Is. 2:2-3 Now it will come about that in the last days the mountain of the house of the LORD will be established as the chief of the mountains, and will be raised above the hills; And all the nations will stream to it. And many peoples will come and say, "Come, let us go up to the mountain of the LORD, to the house of the God of Jacob; That He may teach us concerning His ways and that we may walk in His paths." For the law will go forth from Zion and the word of the LORD from Jerusalem.
The Lord gives Moses two final assignments: 1) Commission Joshua, and 2) write a song. I can just picture Moses here: "Lord, I understand why you want me to commission Joshua, for he is to be my replacement. But I'm not much of a songwriter. Why do you want me to write one?" "Because," the Lord responds, "I know the future, and after you're gone, this rebellious people is going to disregard every command of Mine that you've told them. But if you write a catchy tune that they will sing for years, they'll have no excuse. The song will be proof that they knew my commandments and disregarded them anyway."
There is something very powerful about the Word being put to melody that causes it to bore right into our minds and stay there. I have found that it is by far the most effective method of Scripture memorization for me, and was certainly going to be remembered by these Israelites.
God was not just limited to a song to be a witness against the Israelites' future rebellion. The written Word, the book of the Law, was witness. And so was the spoken Word.
The song which Moses wrote said that when Israel became a people who repaid the Father who bought them with perversity and crookedness, then God would be provoked to anger and spurn them.
Moses' frustration at this point is known intimately by every minister who has a God-inspired message to give to a complacent people. I can't tell you how many times I've wanted to weep and plead with people, saying, "Don't you understand? I'm not just talking to hear my own voice. These words are life if you apply them, and death if you don't!"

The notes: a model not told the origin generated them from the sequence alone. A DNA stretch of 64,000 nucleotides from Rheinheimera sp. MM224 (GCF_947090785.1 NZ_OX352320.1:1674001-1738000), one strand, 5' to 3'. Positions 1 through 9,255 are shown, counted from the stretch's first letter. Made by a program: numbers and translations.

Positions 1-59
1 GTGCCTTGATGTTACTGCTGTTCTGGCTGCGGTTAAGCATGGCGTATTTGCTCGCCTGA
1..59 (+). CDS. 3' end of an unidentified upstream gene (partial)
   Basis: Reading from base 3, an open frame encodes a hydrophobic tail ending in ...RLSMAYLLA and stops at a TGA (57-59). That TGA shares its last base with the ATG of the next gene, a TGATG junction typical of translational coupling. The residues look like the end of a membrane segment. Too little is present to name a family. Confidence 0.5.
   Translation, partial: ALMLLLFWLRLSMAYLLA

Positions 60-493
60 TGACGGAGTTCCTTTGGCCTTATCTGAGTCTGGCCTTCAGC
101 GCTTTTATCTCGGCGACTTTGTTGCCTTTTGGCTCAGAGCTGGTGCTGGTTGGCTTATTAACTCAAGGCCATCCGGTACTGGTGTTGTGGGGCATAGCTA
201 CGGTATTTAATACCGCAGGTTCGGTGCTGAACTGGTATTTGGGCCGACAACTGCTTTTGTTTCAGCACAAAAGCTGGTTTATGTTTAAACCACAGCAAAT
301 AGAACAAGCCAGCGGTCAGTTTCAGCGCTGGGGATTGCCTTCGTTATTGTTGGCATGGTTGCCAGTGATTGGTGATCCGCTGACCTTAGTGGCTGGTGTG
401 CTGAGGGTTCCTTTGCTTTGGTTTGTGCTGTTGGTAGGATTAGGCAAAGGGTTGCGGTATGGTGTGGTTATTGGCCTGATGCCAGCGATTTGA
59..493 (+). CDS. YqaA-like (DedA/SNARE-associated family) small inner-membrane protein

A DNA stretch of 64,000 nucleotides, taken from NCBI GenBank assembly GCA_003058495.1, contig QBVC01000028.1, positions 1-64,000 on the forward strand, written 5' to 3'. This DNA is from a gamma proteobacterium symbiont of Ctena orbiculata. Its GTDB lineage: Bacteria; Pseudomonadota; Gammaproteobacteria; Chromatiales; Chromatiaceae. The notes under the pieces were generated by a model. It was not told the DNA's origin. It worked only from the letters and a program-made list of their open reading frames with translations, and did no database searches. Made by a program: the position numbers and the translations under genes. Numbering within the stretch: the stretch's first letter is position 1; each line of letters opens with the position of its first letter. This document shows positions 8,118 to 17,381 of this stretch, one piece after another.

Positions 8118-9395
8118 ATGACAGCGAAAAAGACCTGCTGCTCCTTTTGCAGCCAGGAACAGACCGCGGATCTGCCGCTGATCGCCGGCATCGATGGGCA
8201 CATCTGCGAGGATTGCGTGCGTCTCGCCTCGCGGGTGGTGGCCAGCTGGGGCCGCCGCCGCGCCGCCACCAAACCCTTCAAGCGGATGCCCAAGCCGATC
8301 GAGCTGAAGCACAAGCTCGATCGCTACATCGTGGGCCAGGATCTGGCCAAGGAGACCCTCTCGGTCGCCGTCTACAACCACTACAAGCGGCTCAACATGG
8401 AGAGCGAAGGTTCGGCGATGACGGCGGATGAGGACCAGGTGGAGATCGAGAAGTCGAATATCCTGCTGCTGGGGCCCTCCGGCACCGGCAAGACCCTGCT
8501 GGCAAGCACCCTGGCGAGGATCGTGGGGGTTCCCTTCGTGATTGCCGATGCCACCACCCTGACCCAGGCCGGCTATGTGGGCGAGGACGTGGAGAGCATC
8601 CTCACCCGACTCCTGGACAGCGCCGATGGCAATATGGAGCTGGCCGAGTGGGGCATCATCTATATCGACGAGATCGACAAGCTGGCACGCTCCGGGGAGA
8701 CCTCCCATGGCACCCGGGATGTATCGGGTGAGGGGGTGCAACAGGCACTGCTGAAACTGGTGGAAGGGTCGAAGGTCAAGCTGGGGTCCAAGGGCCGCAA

And yet, all the man of God can do is follow the command given by Paul:
2Tim. 4:2 preach the word; be ready in season and out of season; reprove, rebuke, exhort, with great patience and instruction.
And so with great patience and instruction, I continually say, "This is not an idle word for you - indeed, it is your life. So take the warning to heart."
Moses is told by the Lord that he is going to get to see the land, but not enter it, because he broke faith with God in the wilderness of Tseen. You remember the story:
Num. 20:2-12 There was no water for the congregation, and they assembled themselves against Moses and Aaron. The people thus contended with Moses and spoke, saying, "If only we had perished when our brothers perished before the LORD! Why then have you brought the LORD'S assembly into this wilderness, for us and our beasts to die here? Why have you made us come up from Egypt, to bring us in to this wretched place? It is not a place of grain or figs or vines or pomegranates, nor is there water to drink." Then Moses and Aaron came in from the presence of the assembly to the doorway of the tent of meeting and fell on their faces. Then the glory of the LORD appeared to them; and the LORD spoke to Moses, saying, "Take the rod; and you and your brother Aaron assemble the congregation and speak to the rock before their eyes, that it may yield its water. You shall thus bring forth water for them out of the rock and let the congregation and their beasts drink." So Moses took the rod from before the LORD, just as He had commanded him; and Moses and Aaron gathered the assembly before the rock. And he said to them, "Listen now, you rebels; shall we bring forth water for you out of this rock?" Then Moses lifted up his hand and struck the rock twice with his rod; and water came forth abundantly, and the congregation and their beasts drank. But the LORD said to Moses and Aaron, "Because you have not believed Me, to treat Me as holy in the sight of the sons of Israel, therefore you shall not bring this assembly into the land which I have given them."
This was a grievous sin that prevented Moses from entering the Promised Land.
Moses spoke a blessing over the nation of Israel before he died. The entirety of chapter 33 is that blessing. In it, Moses reminded them that God loved them, and then spoke words of prophecy over each of the tribes. He concludes the blessing by saying,
Deut. 33:29 "Blessed are you, O Israel; Who is like you, a people saved by the LORD..."
Moses died on the mountain, but Israel didn't have a burial service - the Lord Himself buried Moses. Why? I believe it is because Israel was so prone to idolatry, that they would have turned Moses' body into a sacred object to be worshipped.
It is interesting that in the New Testament book of Jude, we find that the devil had a special interest in Moses' body:
Jude 1:9 ...Michael the archangel, when he disputed with the devil and argued about the body of Moses, did not dare pronounce against him a railing judgment, but said, "The Lord rebuke you!"
It would seem that the devil wanted to turn Moses' body into a sacred object of worship, to cause even devout believers to fall into idolatry.
Moses' epitaph is basically, "We've never had a guy like Moses since Moses."